salmon cakes, and a tale of two lemon sauces

by C.

COMING OFF AN UNDER-THE-WEATHER kind of weekend, I wanted a meal that would be comforting, summery, and still fairly healthy.  Early on Sunday I began craving some sort of fish.  I stumbled across a recipe for Poached Salmon with Avocado Sauce, but it was in this month’s Bon Appetit and I’m trying to vary my sources.  (Alas, poached salmon will have to wait for another day.)

But the idea of salmon stuck with me, so I did some more digging and I came up with a four-year-old recipe from Gourmet for salmon cakes with lemon yogurt.  Like crab cakes, but with salmon.  So far, so good.

I did some tweaking to the recipe (changing pita bread to panko crumbs for artistic/culinary purposes, ground coriander to cumin for what’s-in-my-pantry purposes), but the yogurt-based lemon sauce was leaving me skeptical.  It sounded a little bland, and reading reviews of other cooks on epicurious it sounded like the sentiment was shared.  Others, however, raved about the sauce, and so my Sunday night became a tale of two lemon sauces: one by Gourmet, and one adapting Gourmet’s sauce to have a little more bite with dill and Greek yogurt in place of plain yogurt and chives.

The sauces and the salmon cakes were quick and easy to make (much faster than last week’s tart!).  I had no trouble keeping the salmon cakes together while they were cooking.  They smelled delicious, and tasted even better.

After taste testing each sauce, the choice was unanimous.  Both were good, don’t get me wrong.  But the extra oomph of the Greek yogurt and the dill made the adaptation the clear winner.  I may have gone so far as to dunk my bread in the Greek yogurt sauce.  Repeatedly.  Until the bread was gone.

SALMON CAKES WITH LEMON YOGURT, adapted from Gourmet, April 2008

For salmon cakes:

1 pound salmon fillet, cut into 1/2-inch cubes
3/4 cup panko breadcrumbs
1/4 cup mayonnaise (see below for recipe or use storebought)
1 large egg, lightly beaten
1/2 teaspoon cumin
1/4 teaspoon cayenne pepper
1 tablespoon chopped chives
1  teaspoon grated lemon zest
2 tablespoons olive oil
1/2 teaspoon salt

For sauce #1:
3/4 cup plain whole milk yogurt
1/4 teaspoon salt
1 tablespoon chopped chives
1 teaspoon fresh lemon juice
1/2 teaspoon lemon zest

For sauce #2:
3/4 cup Greek yogurt
1/4 teaspoon salt
1 tablespoon chopped dill
1 teaspoon fresh lemon juice
1/2 teaspoon lemon zest

Mix together the salmon, breadcrumbs, mayonnaise, egg, cumin, cayenne, 1 tablespoon of the chives, 1 teaspoon lemon zest, and 1/2 teaspoon salt.  Season with freshly ground black pepper.

Form salmon mixture into 4 cakes, approximately 4 inches in diameter each.  Stack with wax paper between each cake and chill for a few minutes in the refrigerator.  (Just enough to help them stick together — this is a perfect time to do a little cleanup or a few dishes.  Or to make the sauce(s), if you haven’t already.)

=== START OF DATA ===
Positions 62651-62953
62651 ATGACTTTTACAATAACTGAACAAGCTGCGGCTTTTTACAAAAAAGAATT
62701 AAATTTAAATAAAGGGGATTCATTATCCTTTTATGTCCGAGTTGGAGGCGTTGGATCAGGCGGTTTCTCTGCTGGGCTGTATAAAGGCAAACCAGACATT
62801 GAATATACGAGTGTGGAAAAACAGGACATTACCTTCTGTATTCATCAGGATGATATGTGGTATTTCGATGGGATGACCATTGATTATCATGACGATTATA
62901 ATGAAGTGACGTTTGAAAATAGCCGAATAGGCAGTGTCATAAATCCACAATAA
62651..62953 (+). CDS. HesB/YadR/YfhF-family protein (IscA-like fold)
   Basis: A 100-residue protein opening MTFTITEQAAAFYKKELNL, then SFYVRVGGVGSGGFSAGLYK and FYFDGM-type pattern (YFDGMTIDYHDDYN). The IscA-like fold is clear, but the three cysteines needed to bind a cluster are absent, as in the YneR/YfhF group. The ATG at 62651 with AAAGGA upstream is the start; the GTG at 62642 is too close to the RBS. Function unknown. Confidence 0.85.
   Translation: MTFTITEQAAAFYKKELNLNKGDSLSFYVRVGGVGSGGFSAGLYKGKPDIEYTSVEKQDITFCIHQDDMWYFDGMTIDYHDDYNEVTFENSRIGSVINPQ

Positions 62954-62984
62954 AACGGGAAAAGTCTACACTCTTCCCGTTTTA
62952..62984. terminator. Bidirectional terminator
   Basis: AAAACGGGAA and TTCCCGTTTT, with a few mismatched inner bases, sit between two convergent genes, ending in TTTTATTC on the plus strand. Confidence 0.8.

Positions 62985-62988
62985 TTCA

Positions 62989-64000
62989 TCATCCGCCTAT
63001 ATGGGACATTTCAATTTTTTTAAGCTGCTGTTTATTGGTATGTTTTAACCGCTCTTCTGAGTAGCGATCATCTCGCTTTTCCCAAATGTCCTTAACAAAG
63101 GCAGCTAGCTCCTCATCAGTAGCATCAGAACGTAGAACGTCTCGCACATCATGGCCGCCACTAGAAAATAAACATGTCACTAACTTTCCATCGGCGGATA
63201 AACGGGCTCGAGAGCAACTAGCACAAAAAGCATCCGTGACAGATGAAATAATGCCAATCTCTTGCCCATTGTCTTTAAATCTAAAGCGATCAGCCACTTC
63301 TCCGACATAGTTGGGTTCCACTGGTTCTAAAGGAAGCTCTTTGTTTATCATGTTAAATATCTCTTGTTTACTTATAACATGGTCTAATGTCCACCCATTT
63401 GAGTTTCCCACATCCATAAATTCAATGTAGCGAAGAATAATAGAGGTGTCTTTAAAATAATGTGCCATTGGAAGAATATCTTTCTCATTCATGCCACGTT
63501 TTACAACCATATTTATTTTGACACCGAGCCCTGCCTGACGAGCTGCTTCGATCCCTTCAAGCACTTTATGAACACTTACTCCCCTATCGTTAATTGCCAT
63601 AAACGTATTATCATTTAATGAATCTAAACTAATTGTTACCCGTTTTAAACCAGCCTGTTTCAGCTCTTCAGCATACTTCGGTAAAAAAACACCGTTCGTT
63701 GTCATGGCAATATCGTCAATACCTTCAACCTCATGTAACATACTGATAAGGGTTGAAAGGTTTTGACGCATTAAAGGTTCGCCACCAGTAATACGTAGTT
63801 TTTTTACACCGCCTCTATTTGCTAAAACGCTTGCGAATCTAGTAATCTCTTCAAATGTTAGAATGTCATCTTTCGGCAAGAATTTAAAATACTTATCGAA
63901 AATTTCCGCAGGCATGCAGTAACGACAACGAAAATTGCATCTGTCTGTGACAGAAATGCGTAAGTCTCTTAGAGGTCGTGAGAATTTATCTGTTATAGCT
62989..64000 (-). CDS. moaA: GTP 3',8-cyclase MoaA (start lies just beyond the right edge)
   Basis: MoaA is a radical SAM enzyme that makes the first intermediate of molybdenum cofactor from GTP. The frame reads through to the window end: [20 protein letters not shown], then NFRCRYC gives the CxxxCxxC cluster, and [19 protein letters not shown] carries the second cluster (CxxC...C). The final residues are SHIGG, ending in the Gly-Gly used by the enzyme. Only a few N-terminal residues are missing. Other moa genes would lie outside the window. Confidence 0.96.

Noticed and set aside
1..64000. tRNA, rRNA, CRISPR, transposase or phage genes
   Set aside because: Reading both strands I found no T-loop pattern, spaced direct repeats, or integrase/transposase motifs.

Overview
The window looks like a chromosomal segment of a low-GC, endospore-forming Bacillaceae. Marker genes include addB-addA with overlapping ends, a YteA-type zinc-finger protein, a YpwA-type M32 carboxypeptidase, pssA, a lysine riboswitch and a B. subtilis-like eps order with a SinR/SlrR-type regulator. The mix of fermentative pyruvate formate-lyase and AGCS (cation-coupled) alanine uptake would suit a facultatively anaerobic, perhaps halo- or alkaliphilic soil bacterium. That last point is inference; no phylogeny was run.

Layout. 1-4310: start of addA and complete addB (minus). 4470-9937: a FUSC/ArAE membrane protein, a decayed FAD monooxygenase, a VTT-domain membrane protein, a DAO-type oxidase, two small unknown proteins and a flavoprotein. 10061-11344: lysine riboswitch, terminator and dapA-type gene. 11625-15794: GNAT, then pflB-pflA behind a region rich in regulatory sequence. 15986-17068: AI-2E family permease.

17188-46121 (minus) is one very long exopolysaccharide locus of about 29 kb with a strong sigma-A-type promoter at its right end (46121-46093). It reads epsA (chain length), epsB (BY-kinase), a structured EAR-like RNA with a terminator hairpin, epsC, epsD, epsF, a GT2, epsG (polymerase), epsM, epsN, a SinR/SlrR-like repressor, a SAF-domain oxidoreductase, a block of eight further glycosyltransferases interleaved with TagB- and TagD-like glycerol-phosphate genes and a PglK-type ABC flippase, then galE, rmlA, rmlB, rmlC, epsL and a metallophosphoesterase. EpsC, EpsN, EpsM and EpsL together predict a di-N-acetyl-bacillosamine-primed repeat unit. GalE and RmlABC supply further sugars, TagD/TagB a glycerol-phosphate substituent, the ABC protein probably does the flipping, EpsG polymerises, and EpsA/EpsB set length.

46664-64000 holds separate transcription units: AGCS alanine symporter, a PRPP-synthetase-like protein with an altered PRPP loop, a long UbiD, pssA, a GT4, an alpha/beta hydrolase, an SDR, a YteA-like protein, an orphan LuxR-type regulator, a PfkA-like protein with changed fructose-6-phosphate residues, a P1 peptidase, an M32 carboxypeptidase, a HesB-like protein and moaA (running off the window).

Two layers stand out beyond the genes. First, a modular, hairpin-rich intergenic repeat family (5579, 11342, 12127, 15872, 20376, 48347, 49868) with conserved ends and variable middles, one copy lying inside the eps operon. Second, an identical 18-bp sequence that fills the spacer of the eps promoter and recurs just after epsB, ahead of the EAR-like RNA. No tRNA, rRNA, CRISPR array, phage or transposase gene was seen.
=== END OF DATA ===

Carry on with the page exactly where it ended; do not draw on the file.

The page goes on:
Heat olive oil in a 12-inch heavy nonstick skillet over medium high heat until it shimmers.  Cook the salmon cakes until golden and just cooked through, turning once.  This should take approximately 6-7 minutes in all.

Place cakes on a paper towel to soak any remaining olive oil sticking to the bottom of the cakes, then plate.

Yogurt sauce #1: Stir together yogurt, lemon juice, 1/4 teaspoon salt, the remaining tablespoon chives, and 1/2 teaspoon lemon zest.

Yogurt sauce #2: Stir together Greek yogurt, lemon juice, 1/4 teaspoon salt, 1 tablespoon dill, and 1/2 teaspoon lemon zest.

Serve salmon cakes with sauce.

HOMEMADE MAYONNAISE, from Bon Appetit, April 2008

1 large egg yolk
1 1/2 teaspoons fresh lemon juice
1 teaspoon white wine vinegar
1/4 teaspoon Dijon mustard
1/2 teaspoon salt
3/4 cup canola oil

Combine yolk, lemon juice, vinegar, mustard, and salt in a medium bowl, and whisk until bright yellow.

Use a 1/4 teaspoon measuring spoon, add 1/4 cup of the canola oil, one spoonful at a time while whisking constantly.  This should take approximately four minutes, depending on how full your 1/4 teaspoons are.  (Mine, apparently, were somewhat lacking.)

Add the remaining 1/2 cup canola oil in a small, slow, steady stream while continuing to whisk constantly.  Continue whisking until the mixture is thick and lightened in color, approximately eight minutes.  Cover and chill.

The mayonnaise can be made up to 2 days ahead of time, but keep chilled.

I served the salmon cakes with brussels sprouts, a crunchy warm baguette, a cold rosé, and fresh strawberries for dessert.  (Strawberries have an irresistible siren song when they are sitting in a display at a grocery store.  Or at a farmer’s market.  Or drooping, perfectly red and ripe on the vine.  Anywhere, really.)